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Kythnos or Kithnos (Greek: Κύθνος) is a Greek island in the Western Cyclades between Kea and Serifos. It is 56 nautical miles from the harbor of Piraeus.

Kythnos is about 100 square kilometers in area and has a coastline of about 100 kilometers. It has 72 beaches, most of which are still inaccessable by road.


The island has two significant settlements, the village of Mesaria (pop. 676), known locally as Hora, and the village of Dryopida (pop. 517). Both villages are notable for their narrow, winding, crowded roads in the characteristic Greek village style. Hora is also notable for its large Greek Orthodox Church. The island's first internet café recently opened in Dryopida. There is also a growing coastal settlement called Kanala on the east side of the island, and many of the larger beaches are settled by a handful of residents. On the north end of the island lies Loutra, a site famous for its thermal springs, which are said to have curative properties.

There is also a port town called Merichas, whose population significantly fluctuates during the year. Before the 1970s, there were no year-round residents in recent history; a Greek fisherman named Manolas Psaras and his wife Foto were the first to live in the port year-round. Today, there is a small year-round population, but during the peak of the Summer tourist season, the town becomes quite busy. Many residents of the port speak at least some English, the most popular second language. Merichas is connected to Piraeus by ferry boat, and the ride usually takes 90 minutes to four hours depending on the speed of the ship and the weather.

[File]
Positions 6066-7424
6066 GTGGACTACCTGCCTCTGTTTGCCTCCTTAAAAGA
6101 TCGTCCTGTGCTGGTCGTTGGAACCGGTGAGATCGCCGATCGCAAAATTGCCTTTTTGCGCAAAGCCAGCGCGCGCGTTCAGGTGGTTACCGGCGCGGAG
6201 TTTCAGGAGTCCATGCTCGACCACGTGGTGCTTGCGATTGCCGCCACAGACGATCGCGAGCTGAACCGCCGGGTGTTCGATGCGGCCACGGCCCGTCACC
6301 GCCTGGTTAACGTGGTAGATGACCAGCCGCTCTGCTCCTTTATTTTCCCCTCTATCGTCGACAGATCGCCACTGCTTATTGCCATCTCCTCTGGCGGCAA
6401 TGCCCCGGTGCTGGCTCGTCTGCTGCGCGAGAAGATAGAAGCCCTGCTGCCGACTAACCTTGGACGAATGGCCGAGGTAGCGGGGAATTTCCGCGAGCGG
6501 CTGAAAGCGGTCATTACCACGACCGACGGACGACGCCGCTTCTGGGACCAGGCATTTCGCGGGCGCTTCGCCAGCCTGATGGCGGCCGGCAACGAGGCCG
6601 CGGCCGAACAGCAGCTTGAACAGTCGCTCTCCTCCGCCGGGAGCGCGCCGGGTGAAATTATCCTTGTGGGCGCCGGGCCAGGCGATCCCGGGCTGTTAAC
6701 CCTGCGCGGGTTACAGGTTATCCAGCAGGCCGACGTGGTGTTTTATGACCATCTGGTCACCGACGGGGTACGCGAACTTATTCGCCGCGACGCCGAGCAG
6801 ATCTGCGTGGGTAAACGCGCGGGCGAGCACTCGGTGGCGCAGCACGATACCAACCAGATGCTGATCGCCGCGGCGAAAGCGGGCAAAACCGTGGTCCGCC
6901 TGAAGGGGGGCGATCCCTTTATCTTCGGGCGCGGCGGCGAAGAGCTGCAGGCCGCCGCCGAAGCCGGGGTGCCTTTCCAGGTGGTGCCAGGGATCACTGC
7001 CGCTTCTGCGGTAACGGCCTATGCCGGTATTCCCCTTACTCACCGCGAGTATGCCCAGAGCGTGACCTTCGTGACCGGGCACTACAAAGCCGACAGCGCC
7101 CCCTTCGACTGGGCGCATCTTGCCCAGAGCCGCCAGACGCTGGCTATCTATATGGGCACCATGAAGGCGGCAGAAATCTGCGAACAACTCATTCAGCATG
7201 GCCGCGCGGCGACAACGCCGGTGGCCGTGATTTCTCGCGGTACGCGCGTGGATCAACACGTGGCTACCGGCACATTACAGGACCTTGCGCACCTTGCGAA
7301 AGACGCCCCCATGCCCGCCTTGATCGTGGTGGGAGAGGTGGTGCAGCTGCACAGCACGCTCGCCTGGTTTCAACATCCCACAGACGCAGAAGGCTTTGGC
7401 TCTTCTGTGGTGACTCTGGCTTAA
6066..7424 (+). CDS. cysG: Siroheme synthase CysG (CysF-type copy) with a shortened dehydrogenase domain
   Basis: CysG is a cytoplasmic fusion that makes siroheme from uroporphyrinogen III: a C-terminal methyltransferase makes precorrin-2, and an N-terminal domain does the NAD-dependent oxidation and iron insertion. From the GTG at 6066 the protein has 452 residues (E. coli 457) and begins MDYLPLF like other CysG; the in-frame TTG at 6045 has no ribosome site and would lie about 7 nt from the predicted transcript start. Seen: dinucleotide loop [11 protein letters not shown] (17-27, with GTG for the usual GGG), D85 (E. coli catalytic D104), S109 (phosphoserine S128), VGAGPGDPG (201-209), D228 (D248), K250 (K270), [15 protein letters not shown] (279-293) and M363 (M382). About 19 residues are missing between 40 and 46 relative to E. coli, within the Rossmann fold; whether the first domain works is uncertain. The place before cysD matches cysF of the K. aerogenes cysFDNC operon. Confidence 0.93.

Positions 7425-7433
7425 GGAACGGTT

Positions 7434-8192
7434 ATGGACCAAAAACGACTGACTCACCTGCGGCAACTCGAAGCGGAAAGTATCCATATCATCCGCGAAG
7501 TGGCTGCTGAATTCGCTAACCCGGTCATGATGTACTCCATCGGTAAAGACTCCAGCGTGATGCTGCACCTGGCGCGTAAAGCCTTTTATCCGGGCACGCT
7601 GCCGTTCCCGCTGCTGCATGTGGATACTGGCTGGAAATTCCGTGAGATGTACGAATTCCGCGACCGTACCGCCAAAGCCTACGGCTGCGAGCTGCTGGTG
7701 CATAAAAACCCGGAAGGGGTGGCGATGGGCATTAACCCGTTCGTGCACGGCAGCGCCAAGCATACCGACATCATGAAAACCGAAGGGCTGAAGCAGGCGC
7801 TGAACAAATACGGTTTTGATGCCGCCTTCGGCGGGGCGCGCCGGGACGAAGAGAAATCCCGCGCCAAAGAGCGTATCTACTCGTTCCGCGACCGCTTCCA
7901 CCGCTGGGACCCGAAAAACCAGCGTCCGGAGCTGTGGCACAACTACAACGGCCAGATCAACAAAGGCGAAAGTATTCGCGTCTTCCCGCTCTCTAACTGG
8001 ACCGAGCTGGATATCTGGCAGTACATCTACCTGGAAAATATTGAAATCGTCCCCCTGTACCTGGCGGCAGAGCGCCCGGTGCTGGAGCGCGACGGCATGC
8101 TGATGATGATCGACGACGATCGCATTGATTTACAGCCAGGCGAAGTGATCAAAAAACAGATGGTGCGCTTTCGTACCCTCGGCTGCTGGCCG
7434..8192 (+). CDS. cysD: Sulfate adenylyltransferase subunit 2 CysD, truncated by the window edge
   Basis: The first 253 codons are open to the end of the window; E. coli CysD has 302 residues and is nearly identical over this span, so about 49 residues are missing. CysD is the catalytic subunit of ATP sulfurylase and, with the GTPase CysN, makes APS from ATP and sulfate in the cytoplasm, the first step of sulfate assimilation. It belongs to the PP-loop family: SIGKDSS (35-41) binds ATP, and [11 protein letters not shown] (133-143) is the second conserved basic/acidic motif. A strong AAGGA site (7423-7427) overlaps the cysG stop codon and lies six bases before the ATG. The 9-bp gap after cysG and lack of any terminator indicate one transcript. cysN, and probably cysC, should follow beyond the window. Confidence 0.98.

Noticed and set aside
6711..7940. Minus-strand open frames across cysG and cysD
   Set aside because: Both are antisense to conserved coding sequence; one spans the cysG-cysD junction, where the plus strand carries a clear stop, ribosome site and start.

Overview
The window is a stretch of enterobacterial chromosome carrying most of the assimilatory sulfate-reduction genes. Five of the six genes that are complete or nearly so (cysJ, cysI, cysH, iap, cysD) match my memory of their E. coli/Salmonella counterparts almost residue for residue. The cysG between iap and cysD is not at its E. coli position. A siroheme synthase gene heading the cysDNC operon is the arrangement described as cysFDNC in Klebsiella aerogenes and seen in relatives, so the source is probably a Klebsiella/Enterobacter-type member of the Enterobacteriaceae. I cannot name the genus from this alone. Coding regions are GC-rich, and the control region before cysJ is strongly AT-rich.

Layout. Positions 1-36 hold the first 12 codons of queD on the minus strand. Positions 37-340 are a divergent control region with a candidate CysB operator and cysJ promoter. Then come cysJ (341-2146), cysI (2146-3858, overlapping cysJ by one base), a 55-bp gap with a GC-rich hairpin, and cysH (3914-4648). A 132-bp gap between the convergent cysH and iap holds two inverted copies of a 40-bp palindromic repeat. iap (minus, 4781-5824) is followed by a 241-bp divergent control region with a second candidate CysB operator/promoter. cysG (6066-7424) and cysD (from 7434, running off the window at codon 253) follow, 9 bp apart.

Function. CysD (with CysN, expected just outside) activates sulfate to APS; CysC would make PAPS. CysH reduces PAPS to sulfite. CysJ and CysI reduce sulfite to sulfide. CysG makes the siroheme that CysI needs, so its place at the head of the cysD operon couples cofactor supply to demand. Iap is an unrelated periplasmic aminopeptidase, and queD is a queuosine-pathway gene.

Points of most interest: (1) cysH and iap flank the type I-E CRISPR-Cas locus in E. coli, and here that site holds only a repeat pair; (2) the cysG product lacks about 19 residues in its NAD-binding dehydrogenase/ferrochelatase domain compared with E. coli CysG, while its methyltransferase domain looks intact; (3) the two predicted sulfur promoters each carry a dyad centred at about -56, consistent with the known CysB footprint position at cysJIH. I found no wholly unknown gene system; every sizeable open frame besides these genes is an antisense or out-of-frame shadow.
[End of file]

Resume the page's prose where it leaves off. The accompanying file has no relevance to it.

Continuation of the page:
Kythnos was until recently considered to be one of the last Cycladic islands unaffected by the impact of tourism, but this is inexorably changing. Still, the island has not yet been overdeveloped, and in the more remote areas of the villages, traditional ways live on relatively unchanged.

Historical Significance

Kythnos is mentioned in antiquity. Aristotle praised the island for the efficiency of its administration.

Kythnos was recently the site of a significant archaeological find. In 2003, archaeologists discovered the unplundered, untouched inner sanctum of an ancient temple, replete with over 1400 precious objects, including some made of gold, silver, bronze and terra cotta.

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